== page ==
Testimonies by Paterno, Curley, Schultz read in hearing

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Earlier today, we recapped the testimony by Penn State assistant coach Mike McQueary, a key figure in the Jerry Sandusky case who, in 2002, allegedly witnessed an act of sexual abuse by Sandusky on a young boy.

While McQueary’s account of the alleged incident has changed on more than one occasion, the testimonies of former coach Joe Paterno, athletic director Tim Curley and recently retired VP of Business and Finance Gary Schultz (both are facing perjury charges) provided explicit, and very disheartening, information on how the alleged incident was handled by PSU administration. Below is a recap of those testimonies.

(A huge, huge thank you to Cory Giger of the Altoona Mirror for the Twitter updates. Follow him at @corygiger)

Paterno’s testimony was read first. The meeting between McQueary and Paterno after McQueary allegedly witnessed the sexual abuse remains one of the more crucial, yet vague, components of this scandal.

“He said he had something that he wanted to discuss. I said come on over to the house,” Paterno said in the testimony. “He had seen a person, not an older but a mature person who was fondling or whatever you might call it.

“It was a sexual nature.”

Okay, so Paterno and McQueary agree that the incident was indeed sexual.

“I didn’t go any further than that,” Paterno said of the conversation. “I did tell Mike, ‘Mike, you did what was right. You told me.'”

But what Paterno said next was the bombshell of the testimony. On what his immediate reaction was after learning of the incident from McQueary:

“I ordinarily would have called people right away, but it was a Saturday morning and I didn’t want to interfere with their weekends.”

Curley, whose testimony would be read next, claimed he was contacted on Sunday, the next day, by Paterno.

“I said, ‘Hey, we’ve got a problem,’ and I explained the problem to him,” Paterno said of his conversation with Curley. “I have a tremendous amount of confidence in Mr. Curley, and I thought he would look into it.

“I do not know of anything else that Jerry would be involved with.”

That was the end of the Paterno testimony; next was Curley.

The athletic director said that he and Schultz went over and met with Paterno following the coach’s meeting with McQueary. Exactly when that meeting was on the timeline wasn’t explicitly stated.

“The individual [McQueary] heard and saw, I guess, two people in the shower,” Curley said of what he was informed. “The individual was uncomfortable.”

Curley then said he met with McQueary.

“I can’t recall the specific conversation with Mike and exactly how he said it,” Curley said. “My recollection was that they were kind of wrestling, there was body contact and they were horsing around.”

When asked if McQueary provided any explicit details, such as if there was any penetration that he witnessed, Curley said “absolutely not.”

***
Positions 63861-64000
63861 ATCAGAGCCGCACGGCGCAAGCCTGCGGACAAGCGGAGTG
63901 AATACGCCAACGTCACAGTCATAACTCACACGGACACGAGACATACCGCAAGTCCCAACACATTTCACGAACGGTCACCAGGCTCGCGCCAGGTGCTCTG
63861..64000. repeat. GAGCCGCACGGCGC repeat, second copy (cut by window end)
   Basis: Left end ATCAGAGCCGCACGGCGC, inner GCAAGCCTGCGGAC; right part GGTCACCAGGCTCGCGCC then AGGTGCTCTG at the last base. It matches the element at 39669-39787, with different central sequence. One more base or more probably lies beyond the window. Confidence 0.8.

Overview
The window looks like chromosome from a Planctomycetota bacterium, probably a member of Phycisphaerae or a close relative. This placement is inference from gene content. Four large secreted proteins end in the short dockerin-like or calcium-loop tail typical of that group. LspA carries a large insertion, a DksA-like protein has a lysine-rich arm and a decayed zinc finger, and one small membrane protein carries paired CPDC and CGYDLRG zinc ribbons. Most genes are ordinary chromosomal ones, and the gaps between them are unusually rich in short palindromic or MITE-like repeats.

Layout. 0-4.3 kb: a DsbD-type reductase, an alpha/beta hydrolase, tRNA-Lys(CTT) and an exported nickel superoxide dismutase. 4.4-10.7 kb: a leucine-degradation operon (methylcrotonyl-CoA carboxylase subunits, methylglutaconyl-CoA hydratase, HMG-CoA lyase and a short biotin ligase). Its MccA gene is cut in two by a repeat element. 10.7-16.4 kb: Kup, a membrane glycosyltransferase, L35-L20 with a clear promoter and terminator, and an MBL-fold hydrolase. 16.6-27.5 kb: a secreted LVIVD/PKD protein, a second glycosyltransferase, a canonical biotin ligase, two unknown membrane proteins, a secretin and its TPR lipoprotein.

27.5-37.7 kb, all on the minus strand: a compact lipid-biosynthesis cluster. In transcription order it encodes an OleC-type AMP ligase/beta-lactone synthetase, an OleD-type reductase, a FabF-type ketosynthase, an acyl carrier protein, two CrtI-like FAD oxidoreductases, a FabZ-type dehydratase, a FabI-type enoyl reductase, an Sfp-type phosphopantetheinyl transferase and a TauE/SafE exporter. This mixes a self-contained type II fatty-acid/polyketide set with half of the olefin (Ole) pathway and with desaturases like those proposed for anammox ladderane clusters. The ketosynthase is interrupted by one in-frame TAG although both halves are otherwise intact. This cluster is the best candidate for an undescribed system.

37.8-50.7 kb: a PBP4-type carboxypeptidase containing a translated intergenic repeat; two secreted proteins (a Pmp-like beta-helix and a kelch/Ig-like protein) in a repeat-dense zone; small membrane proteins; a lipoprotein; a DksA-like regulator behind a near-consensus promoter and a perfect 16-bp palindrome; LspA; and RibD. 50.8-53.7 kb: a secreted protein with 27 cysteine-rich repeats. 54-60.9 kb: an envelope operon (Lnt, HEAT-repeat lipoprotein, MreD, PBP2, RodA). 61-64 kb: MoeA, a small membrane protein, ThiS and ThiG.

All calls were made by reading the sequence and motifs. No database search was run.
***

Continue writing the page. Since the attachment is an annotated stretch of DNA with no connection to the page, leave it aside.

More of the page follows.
Curley and Schultz then shared the information of that meeting to former PSU president Graham Spanier, who, in turn, made the recommendation to report the incident to Second Mile. The Grand Jury’s summary of the Sandusky scandal states that Curley did indeed inform Second Mile CEO Jack Raykovitz of the 2002 incident.

Curley, before reporting what he had heard to Raykovitz, says he met with Sandusky.

“[I] told him that we were uncomfortable with the information,” Curley said.

Sandusky, according to Curley’s testimony, did not initially admit to being in shower with boy, but later admitted that he did.

“I indicated to him… he was not to use our facilities with young people,” Curly testified, also acknowledging that there was no practical way to enforce that “punishment”. “I was the one that came forward to say that this is the appropriate action, that we need to report it to The Second Mile.”

Beyond that, Curley said he did not contact the police — that was his own decision — nor did he attempt to find out the identity of the alleged victim because he didn’t think the incident was sexual in nature (um, read the above paragraph).

“I didn’t think that it was a crime at the time.”

Curley added that he did not know about the 1998 investigation of Sandusky.

“I don’t remember any reports to me that it were sexual in nature,” Curley said.

That was the end of Curley’s testimony. Next was Schultz’s. It was particularly damning and thoroughly depressing.

Schultz testified that doesn’t remember Paterno’s exact words about the shower incident when he met with the coach along with Curley… that it was spoken of “in a very general way… that maybe Jerry might have grabbed the young boy’s genitals.

“The allegations came across as not that serious,” continued Schultz. “There was no indication that it was [criminal]… Not all inappropriate conduct is criminal.